EScript - writing your own module

So you want to write your own scripting module? This is far easier than you might imagine, lets go!

Prerequisites:

Download the EScript sources from github. Best clone the repository, it will come with a working script module example project.

If you need to use https for fetching you might get an error when creating the repository location. I had to disable SSL verification in eclipse to successfully connect to github. In case you experience the same problems go to Preferences / Team / Git / Configuration and add a new entry: http.sslVerify = false

Creating the module:

Create a new Plug-in project. Navigate to the Extensions tab of your plugin.xml and add an extension com.codeandme.scripting.language. This will also add a plugin dependency to com.codeandme.scripting.

Right click on the new extension and add a New -> module. Provide a nice, unique name (which will be the name the module is addressed later on) and an implementing class. Let this class derive from com.codeandme.scripting.modules.AbstractScriptModule (if you won't, you will have to create all the nice wrapper functions on your own!)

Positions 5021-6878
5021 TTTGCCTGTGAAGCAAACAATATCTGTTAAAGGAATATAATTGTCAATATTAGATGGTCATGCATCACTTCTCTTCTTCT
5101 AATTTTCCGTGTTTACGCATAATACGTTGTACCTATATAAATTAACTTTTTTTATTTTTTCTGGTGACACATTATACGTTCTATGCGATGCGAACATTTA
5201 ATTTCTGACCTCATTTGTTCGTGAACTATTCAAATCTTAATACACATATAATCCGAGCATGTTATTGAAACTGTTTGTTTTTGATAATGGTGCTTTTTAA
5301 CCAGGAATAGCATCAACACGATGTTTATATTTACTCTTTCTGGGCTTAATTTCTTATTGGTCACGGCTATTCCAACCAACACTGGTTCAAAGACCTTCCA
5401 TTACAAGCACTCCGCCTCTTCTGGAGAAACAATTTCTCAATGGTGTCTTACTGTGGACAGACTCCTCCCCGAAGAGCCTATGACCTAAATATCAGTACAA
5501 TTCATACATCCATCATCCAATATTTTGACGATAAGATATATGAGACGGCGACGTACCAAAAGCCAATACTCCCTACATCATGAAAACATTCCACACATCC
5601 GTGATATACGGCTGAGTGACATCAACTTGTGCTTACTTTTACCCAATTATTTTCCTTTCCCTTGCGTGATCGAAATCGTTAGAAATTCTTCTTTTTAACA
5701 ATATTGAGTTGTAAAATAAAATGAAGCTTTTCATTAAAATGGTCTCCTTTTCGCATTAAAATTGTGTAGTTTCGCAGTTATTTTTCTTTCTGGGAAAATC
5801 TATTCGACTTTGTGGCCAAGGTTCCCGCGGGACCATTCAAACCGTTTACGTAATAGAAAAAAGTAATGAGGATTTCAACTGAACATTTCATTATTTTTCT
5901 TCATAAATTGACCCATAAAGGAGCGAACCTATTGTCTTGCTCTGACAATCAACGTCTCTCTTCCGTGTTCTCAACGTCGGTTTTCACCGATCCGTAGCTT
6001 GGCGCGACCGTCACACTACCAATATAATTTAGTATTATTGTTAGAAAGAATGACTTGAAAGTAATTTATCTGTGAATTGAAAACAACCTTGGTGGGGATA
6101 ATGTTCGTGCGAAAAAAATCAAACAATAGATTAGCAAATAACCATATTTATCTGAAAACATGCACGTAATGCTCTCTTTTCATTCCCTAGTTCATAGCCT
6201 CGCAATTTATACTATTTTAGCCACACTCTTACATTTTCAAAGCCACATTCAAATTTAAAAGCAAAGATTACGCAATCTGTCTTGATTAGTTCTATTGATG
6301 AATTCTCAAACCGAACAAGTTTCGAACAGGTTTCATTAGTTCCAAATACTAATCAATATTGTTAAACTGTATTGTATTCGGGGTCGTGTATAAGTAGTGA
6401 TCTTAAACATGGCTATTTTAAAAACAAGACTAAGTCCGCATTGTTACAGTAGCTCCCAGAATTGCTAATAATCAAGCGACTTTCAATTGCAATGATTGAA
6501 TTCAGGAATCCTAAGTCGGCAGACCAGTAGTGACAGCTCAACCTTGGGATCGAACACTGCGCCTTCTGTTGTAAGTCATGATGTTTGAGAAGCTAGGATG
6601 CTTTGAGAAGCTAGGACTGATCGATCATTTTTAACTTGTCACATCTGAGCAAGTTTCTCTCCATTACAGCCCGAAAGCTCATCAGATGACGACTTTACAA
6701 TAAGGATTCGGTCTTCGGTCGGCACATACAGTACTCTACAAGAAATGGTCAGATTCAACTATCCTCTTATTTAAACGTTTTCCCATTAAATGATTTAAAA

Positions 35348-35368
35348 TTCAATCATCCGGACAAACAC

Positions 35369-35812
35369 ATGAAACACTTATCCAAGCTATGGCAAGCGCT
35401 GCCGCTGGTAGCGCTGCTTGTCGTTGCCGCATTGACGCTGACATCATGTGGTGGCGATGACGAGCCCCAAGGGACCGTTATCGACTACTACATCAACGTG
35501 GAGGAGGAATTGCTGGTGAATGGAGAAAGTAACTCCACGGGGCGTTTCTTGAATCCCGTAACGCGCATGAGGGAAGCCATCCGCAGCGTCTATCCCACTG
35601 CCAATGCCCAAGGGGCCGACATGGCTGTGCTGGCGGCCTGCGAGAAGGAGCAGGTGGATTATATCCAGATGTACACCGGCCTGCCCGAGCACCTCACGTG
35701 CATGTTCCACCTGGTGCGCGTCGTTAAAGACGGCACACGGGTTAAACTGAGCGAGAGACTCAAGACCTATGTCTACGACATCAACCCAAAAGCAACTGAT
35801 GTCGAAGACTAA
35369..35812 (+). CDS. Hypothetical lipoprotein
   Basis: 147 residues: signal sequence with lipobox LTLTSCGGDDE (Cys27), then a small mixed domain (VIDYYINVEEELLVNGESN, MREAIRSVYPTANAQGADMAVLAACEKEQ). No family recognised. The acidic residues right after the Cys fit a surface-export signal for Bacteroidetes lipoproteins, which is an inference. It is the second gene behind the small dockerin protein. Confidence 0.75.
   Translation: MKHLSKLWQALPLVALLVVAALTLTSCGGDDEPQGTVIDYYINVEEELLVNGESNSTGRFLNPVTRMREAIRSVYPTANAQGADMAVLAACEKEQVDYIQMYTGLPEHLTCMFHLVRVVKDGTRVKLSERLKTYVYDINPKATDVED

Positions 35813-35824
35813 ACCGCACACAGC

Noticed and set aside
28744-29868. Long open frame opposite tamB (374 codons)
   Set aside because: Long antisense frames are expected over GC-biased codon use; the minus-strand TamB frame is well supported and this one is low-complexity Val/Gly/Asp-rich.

Your plugin.xml should contain following section:
<?xml version="1.0" encoding="UTF-8"?>
<?eclipse version="3.4"?>
<plugin>
   <extension
         point="com.codeandme.scripting.language">
      <module
            class="com.codeandme.modules.math.MathModule"
            documentation="true"
            name="Math"
            visible="true">
      </module>
   </extension>
</plugin>

Now start implementing your java methods. To make a method available in the script interpreter make sure it is public and uses the @WrapToScript annotation.

An example implementation of com.codeandme.modules.math.MathModule:
package com.codeandme.modules.math;

import com.codeandme.scripting.modules.AbstractScriptModule;
import com.codeandme.scripting.modules.IScriptModule;
import com.codeandme.scripting.modules.WrapToScript;

public class MathModule extends AbstractScriptModule implements IScriptModule {

    public MathModule() {
    }

    // visible in script interpreter (wrapper generated)
    @WrapToScript
    public int sum(final int a, final int b) {
        return a + b;
    }

    // invisible in script interpreter (no wrapper generated, still usable)
    public int diff(final int a, final int b) {
        return a - b;
    }
}

Using the module:

To use your module you have to load it in your interpreter first, afterwards all wrapped methods are directly usable:
loadModule("Math");

sum(12, 3);
// will return 15

diff(5, 1)
// will throw an exception as diff is not exported

2 comments:

  1. "http.sslVerify false" might be correct, IIRC.

    ReplyDelete
    Replies
    1. You are right, of course. Thanks for pointing this out!

      Delete